The sounds of the Ryder Cup make up a sort of bush telegraph that brings good news or bad, according to affiliation; thunderous cheers, groans of disappointment, polite applause; the sounds give you some idea of how things are going elsewhere on the course, form and momentum.
Coming to the 10th tee in yesterday's fourballs, the momentum was with Sergio Garcia and Tiger Woods, who had gone one up at the fifth when Westwood coolly stroked in a birdie putt to suggest he was beginning to enjoy himself again after a wretched 12 months that has seen him slip from 20th to 148th in the world rankings.
I set off to follow Garcia and Westwood after consultation with my colleague, Andy Farrell, whose advice I eagerly seek at major golf events. It was in his mind that putting the Spaniard together with the only Englishman in Sam Torrance's team might turn out to be a masterstroke of selection, the beginning of a big relationship; from Seve Ballesteros-Jose Maria Olazabal, Nick Faldo-Ian Woosnam to Garcia-Westwood.
Since being sent out as rookie at Brookline three years ago, playing alongside Jesper Parvenik (whose game has dipped so alarmingly that he only made the Ryder Cup match because the teams were left unchanged following last year's postponement), Garcia has become Europe's leading player, ranked fifth in the world and a big favourite on both sides of the Atlantic.
If Torrance's gamble was taken in the belief that Garcia would be a steadying influence, it also had something to with Westwood's insistence that he had not lost his nerve along with some of his confidence. "This week is not so much about how well you play but how well you handle pressure," Westwood had said under interrogation. That was good enough for Torrance. Immediately, he put Garcia and Westwood together on the first morning's team sheet.
Looking at David Duval and Davis Love III, both with a major championship on their records, you couldn't help feeling that Garcia and Westwood would do extremely well to finish all square. However, the first big roar of the day came from around the first green when Garcia sank a par putt to go one up on the Americans, who both looked extremely disgruntled. Garcia and Westwood looked as happy as Larry.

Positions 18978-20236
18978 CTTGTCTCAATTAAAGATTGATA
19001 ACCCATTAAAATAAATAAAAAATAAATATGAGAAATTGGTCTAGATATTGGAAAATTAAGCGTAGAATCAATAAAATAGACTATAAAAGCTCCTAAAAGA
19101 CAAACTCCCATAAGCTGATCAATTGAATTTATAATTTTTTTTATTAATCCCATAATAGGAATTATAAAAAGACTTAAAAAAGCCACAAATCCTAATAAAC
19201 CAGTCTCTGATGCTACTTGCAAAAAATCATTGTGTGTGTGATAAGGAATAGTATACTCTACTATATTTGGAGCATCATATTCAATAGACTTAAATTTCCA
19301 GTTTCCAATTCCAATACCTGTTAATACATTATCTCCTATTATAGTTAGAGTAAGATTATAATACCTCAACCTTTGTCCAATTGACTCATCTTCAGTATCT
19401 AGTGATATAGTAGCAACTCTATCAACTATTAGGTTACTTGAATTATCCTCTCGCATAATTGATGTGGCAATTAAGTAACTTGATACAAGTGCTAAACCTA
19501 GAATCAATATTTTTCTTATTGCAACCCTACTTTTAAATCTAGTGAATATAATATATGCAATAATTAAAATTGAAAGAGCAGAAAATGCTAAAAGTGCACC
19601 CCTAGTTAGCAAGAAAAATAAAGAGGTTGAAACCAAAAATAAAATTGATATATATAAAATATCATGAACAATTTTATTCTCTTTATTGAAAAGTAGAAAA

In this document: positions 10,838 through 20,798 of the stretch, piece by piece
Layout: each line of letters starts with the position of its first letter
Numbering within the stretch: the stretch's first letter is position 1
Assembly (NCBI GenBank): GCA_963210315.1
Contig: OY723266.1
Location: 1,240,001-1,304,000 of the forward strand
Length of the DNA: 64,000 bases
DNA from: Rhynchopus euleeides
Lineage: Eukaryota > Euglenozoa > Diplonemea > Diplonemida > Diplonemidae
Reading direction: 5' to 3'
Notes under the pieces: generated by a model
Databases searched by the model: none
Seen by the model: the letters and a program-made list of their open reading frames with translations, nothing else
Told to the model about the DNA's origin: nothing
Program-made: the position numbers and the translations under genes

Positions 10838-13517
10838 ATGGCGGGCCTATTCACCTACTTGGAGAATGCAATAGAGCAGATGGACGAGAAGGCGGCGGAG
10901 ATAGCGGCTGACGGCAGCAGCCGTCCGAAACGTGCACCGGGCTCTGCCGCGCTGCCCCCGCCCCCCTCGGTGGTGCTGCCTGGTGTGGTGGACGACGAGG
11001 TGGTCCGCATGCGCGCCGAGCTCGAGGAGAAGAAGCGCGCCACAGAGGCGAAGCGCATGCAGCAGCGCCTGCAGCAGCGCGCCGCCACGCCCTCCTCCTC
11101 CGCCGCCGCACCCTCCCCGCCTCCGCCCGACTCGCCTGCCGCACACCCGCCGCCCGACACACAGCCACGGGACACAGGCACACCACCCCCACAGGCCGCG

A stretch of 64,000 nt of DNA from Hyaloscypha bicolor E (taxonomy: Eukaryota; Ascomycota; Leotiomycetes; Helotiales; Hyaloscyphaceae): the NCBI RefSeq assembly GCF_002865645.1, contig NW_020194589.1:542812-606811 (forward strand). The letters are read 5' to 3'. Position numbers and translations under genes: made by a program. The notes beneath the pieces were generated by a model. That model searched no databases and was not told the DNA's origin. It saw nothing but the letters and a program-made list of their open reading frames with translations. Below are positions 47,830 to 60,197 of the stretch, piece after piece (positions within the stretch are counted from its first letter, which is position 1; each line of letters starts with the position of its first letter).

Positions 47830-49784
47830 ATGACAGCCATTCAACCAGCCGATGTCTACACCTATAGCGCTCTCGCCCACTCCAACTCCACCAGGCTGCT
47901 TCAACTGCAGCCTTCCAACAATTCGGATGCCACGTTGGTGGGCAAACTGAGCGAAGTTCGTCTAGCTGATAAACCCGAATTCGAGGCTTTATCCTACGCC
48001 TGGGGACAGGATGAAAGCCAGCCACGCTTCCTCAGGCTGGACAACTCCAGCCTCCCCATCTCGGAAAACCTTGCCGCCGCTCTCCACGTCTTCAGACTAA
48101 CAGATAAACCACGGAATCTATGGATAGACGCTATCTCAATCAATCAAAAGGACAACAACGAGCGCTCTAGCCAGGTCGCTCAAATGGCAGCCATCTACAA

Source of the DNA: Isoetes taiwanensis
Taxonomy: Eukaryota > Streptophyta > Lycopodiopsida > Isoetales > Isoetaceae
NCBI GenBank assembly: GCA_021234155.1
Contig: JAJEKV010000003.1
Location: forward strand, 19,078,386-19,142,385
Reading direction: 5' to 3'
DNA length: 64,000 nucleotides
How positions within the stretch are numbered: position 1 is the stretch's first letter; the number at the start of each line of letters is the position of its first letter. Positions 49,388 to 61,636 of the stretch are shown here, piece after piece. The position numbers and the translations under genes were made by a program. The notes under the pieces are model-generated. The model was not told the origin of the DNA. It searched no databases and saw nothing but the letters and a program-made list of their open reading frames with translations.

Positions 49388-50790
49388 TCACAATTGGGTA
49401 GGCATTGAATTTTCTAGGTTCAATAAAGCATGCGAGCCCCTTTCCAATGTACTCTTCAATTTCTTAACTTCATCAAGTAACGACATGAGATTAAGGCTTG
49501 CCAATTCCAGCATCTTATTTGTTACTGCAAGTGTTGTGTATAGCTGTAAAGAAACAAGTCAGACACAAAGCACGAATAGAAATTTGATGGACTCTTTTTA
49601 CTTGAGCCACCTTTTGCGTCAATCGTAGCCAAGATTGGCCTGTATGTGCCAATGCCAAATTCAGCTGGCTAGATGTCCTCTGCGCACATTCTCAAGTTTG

A reserved sort of guy, Westwood does not normally exhibit signs of emotional disturbance, although of late he has looked to be at odds with himself, driving the ball untidly, wrecking otherwise good rounds of golf with acts of self-destruction. As for Garcia, he has only recently phased out the irritating routine of re-gripping the club so many times at address that the patience of even his best friends was being sorely tested.
Despite finding themselves back at all square after the third hole was completed, all seemed to be going well for the European pair and they were soon back in front thanks to Westwood's birdie at the fourth. The way things were shaping up it looked as though as Garcia was content to be the steadying influence, on hand to see Westwood through moments of crisis.
Then came the 10th, the Belfry's signature hole and the subject of contentious discussion when Torrance's announced preference for the back tee made it risky to go directly for a green tucked away between high trees and alongside water.
The 10th has seen many bold efforts, some successful, some not, and Garcia could not resist the temptation. He'd got there with a three wood in practice, but this time his ball plopped into what I guess we can call a pond. One down at the time, it looked as though Duval and Love were about to draw level after both had taken the option of laying up for a safe par. Garcia shrugged, took a drop, knocked the ball on, watched Westwood make bogey and then sank his putt. Huge roar, still one up.
The further it went, the clearer it became that Garcia and Westwood were having fun, enjoying each other's company, playing as though they did not have a care in the world. Coming into his own, Westwood rattled in a nine-footer to win the 12th and followed it up with a birdie at the next to put the Americans three down.
When Westwood dumped his second to the 15th green into a bunker Garcia produced a shot that had "don't worry" written on it from the moment the ball was in flight. Westwood smiled across at his partner, his thumbs up. Garcia's eagle putt wasn't needed. Westwood got up and down from the bunker, made birdie. Match over, 4 and 3, they jumped into a buggy and headed happily for the clubhouse, Westwood clinging to Garcia's shoulders.
There was more, a lot more, to come. Dismissing from his mind all thoughts of resting either man for the afternoon foursomes, Torrance put their names down again only to discover that they would be coming up against Tiger Woods and Mark Calcavecchia.
It did not seem possible that Garcia and Westwood could improve upon the morning's performance but the partnership continued to flourish, both making scores when the circumstances were critical. They walked off the 17th green winner by 2 and 1. The smiles looked permanent. It's how they played. "The best way to handle pressure," Garcia said. The pressure of playing against Woods? "It isn't who you play, but how you play," Garcia added. He had an arm on Westwood's shoulders.